Picture: SUNDAY TIMES
Picture: SUNDAY TIMES

THE Government Employees Medical Scheme (GEMS) is about to become far less generous to civil servants and their families, as it tries to stabilise its membership base and improve its finances.

From October 1, it plans to implement waiting periods for previous and new members, a measure it hopes will put an end to civil servants opting in and out of GEMS as their health needs wax and wane.

While the move may be financially prudent, it is a move unlikely to sit well with public sector unions. Medical benefits are a key perk of the job and were central to last year’s three-year wage deal.

Earlier this week it emerged that GEMS is scrambling to deal with an unexpected spike in hospital claims, which has put pressure on its solvency ratio. GEMS’s solvency ratio stood at 9.46% at the end of last year, less than half the statutory requirement of 25%. The solvency ratio measures a scheme’s claims-paying ability and is the ratio of members’ accumulated reserves to its annualised contribution income.

While GEMS confronts many of the cost pressures facing the medical schemes industry as a whole, it also has some unique challenges. Unlike other medical schemes, it has never made use of the underwriting provisions in the Medical Schemes Act designed to protect schemes from "anti-selection", a phenomenon in which people only join up when they get sick or anticipate big health bills. The Act allows schemes to impose a late joiner penalty on people who have never previously belonged to medical schemes, a three-month waiting period in which the new member pays contributions but cannot claim, as well as a 12 month-exclusion on pre-existing medical conditions.

As a result, many civil servants and their dependents join and leave GEMS on a whim, compromising the scheme’s ability to build up its reserves.

GEMS principal officer Guni Goolab said on Wednesday that beneficiaries who entered and left GEMS in the same year had triple the hospital admission rate of other members. There were 8,591 such beneficiaries last year, who had a hospital admission rate of 72%: they contributed R30m yet claimed R149m from the scheme, he said. The overall hospital admission rate was just 25% during the same period, he said.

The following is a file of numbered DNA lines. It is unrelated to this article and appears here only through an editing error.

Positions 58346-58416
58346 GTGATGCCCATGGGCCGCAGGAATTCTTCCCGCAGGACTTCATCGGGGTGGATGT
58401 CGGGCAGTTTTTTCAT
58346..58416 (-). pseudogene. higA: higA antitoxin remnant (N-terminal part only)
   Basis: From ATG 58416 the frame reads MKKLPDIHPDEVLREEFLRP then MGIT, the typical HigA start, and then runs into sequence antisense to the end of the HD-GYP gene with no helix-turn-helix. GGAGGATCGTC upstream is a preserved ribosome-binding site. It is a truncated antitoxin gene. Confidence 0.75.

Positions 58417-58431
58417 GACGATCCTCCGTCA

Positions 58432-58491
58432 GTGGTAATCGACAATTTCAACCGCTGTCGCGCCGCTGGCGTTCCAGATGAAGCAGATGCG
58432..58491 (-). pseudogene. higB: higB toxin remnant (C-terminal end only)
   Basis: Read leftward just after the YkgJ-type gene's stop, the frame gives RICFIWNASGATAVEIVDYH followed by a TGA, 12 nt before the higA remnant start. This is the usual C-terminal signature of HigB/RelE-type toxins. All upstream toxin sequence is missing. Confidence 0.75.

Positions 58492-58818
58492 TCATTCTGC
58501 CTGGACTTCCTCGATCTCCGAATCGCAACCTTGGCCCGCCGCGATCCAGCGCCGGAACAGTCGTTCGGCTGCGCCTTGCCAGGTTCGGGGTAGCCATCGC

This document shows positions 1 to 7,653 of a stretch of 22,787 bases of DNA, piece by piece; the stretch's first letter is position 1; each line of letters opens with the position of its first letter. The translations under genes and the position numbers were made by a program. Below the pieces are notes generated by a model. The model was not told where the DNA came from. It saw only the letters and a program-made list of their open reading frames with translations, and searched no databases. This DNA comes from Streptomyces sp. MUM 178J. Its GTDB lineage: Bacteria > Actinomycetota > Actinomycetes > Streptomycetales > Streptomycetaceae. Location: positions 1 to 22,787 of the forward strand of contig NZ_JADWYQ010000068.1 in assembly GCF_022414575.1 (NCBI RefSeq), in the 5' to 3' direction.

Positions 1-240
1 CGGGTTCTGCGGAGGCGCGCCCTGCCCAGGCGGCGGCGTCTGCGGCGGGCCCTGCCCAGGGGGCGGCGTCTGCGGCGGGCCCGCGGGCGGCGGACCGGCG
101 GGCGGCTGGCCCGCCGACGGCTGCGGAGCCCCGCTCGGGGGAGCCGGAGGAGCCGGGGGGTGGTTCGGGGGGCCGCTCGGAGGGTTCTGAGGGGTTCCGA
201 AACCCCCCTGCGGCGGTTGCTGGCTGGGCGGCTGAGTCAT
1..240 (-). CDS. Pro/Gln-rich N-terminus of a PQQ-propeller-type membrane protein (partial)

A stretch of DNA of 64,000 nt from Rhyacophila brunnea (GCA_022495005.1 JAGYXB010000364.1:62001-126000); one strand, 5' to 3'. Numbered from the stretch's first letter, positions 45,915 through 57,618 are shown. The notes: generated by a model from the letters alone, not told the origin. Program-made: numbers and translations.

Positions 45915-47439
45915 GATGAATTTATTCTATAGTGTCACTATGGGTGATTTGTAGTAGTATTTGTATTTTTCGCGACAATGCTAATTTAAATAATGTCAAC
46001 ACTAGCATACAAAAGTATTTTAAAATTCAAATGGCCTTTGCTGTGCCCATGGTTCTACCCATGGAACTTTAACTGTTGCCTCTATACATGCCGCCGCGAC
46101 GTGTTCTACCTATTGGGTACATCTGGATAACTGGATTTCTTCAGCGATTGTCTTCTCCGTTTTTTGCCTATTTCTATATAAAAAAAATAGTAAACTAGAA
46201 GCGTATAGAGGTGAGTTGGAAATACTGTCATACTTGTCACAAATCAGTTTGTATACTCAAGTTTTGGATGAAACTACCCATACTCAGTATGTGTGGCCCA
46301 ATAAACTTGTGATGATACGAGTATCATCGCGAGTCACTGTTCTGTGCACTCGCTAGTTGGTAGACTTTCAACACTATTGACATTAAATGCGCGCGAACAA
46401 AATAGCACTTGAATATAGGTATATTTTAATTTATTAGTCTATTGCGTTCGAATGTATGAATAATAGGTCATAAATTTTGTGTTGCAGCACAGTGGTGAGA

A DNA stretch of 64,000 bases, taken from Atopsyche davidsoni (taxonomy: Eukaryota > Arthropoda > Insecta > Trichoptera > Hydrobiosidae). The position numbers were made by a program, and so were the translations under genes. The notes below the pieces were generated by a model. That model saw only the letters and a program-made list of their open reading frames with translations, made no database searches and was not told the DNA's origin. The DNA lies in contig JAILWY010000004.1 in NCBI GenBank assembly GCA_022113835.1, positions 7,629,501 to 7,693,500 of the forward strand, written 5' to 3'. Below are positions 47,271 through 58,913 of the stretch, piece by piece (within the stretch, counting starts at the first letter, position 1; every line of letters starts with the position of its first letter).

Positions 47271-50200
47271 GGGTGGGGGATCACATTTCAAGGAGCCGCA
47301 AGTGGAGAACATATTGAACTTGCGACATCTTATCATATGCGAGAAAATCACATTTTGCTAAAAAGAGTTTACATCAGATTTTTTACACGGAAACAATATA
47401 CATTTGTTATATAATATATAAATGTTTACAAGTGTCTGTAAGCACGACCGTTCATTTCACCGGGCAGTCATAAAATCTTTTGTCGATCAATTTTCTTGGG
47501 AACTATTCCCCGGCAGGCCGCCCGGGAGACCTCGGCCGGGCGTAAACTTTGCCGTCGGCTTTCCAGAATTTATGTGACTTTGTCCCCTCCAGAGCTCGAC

Goolab said GEMS’ board of trustees had decided in June to combat membership churn by introducing waiting periods for former GEMS members and their dependents who wanted to re-join the scheme. Dependents would also face a 12 month exclusion period for pre-existing medical conditions if they did not sign up at the same time as the principal member, he said.

"Accessibility is an important factor within GEMS as our mission has always been to provide all public service employees with equitable access to affordable and comprehensive healthcare benefits. The decision to introduce limited underwriting was therefore carefully considered," he said.

GEMS currently has 1.803-million beneficiaries, and its average family size is 2.63 members, he said. It has much more generous provisions for members than many other schemes, allowing principal members to sign up as many dependents as they wish provided they can pay. Civil servants also get a generous subsidy from the government, capped at R3,545 a month.

Goolab said GEMS was so concerned about the rise in hospital claims that it planned to make a submission to the Competition Commission’s health market inquiry.

GEMS had also met the CEOs of the three JSE-listed hospital groups Netcare, Mediclinic and Life Healthcare to raise its concerns, he said. "They have committed to work closely with our managed care service providers including to provide appropriate access to case managers," he said.

PPO Serve CEO Brian Ruff said the recent proliferation of new hospitals had led to a spike in demand. "A bed built is a bed filled," he said.

"The only way to counter hospital admissions is to have better community level services," he said.

Discovery Health, one of SA's biggest medical scheme administrators, said it too was concerned about an increase in hospital admissions, particularly in regions where new hospitals had opened.

"In 12 of 18 regions studied, there is evidence of supplier-induced demand where the admission rate in the region exceeds the expected admission rate based on the underlying disease burden. In these regions, the availability of additional hospital beds seems to change the admission rate and length of stay pattern," said Discovery Health deputy CEO Ryan Noach.

Noach said Discovery Health and its biggest client Discovery Health Medical Scheme had recently met doctors and private hospitals to make them aware of their concerns.